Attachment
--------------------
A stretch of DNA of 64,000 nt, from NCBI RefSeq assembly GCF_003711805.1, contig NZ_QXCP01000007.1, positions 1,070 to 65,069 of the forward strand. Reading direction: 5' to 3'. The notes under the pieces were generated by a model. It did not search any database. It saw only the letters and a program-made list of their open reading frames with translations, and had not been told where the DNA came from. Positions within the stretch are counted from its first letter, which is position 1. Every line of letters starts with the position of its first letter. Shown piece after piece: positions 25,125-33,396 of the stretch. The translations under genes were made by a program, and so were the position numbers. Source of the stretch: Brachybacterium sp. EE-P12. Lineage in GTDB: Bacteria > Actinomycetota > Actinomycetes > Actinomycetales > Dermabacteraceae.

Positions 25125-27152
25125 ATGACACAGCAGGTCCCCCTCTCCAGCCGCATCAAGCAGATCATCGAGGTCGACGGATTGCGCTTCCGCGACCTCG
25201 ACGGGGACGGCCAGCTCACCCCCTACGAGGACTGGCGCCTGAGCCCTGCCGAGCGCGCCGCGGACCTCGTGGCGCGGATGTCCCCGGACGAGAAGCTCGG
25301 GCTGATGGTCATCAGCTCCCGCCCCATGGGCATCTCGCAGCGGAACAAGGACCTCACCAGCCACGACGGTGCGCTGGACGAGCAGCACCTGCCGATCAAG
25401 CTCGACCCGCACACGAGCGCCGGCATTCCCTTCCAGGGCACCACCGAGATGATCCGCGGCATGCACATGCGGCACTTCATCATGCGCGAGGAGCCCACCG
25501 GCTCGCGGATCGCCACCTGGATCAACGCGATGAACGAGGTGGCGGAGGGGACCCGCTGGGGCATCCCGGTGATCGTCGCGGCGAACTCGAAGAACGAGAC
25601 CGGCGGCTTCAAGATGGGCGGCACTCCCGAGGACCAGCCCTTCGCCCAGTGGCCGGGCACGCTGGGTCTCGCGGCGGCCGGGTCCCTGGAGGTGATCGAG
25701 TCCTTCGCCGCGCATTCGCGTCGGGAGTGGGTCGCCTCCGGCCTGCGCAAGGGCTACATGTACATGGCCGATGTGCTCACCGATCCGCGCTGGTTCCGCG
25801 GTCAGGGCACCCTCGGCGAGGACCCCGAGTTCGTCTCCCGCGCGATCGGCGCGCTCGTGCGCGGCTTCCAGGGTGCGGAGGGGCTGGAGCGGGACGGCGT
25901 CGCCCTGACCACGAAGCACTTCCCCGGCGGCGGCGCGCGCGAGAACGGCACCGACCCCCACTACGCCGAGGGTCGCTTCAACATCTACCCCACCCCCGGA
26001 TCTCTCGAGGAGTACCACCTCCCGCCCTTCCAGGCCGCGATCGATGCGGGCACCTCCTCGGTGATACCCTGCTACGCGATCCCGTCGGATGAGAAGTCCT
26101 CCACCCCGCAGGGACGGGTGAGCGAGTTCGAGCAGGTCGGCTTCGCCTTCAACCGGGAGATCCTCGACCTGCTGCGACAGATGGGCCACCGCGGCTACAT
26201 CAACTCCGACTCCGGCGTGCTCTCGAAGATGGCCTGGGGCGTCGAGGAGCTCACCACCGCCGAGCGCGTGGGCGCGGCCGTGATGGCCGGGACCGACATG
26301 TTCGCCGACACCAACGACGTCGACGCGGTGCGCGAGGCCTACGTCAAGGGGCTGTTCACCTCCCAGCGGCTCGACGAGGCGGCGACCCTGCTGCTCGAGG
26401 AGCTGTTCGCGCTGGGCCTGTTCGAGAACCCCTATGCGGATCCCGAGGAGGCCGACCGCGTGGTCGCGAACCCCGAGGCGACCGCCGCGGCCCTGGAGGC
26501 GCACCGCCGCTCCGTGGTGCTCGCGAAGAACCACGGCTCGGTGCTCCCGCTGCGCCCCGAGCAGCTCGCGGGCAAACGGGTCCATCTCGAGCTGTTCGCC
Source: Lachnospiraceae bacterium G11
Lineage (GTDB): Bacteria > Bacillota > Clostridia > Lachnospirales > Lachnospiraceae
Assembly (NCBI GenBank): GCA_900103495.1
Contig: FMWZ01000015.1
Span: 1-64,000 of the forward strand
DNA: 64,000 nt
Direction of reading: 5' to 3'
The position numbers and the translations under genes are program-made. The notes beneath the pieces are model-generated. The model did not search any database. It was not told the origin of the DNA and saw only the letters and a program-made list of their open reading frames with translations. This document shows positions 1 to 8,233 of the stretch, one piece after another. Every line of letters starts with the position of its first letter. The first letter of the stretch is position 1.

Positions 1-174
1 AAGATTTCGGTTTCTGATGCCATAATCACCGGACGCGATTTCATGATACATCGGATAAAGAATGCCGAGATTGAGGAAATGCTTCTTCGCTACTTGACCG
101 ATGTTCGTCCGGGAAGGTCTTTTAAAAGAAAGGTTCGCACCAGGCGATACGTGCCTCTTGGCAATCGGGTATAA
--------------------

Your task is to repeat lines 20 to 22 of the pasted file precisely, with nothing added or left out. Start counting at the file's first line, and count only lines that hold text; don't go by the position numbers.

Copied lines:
Assembly (NCBI GenBank): GCA_900103495.1
Contig: FMWZ01000015.1
Span: 1-64,000 of the forward strand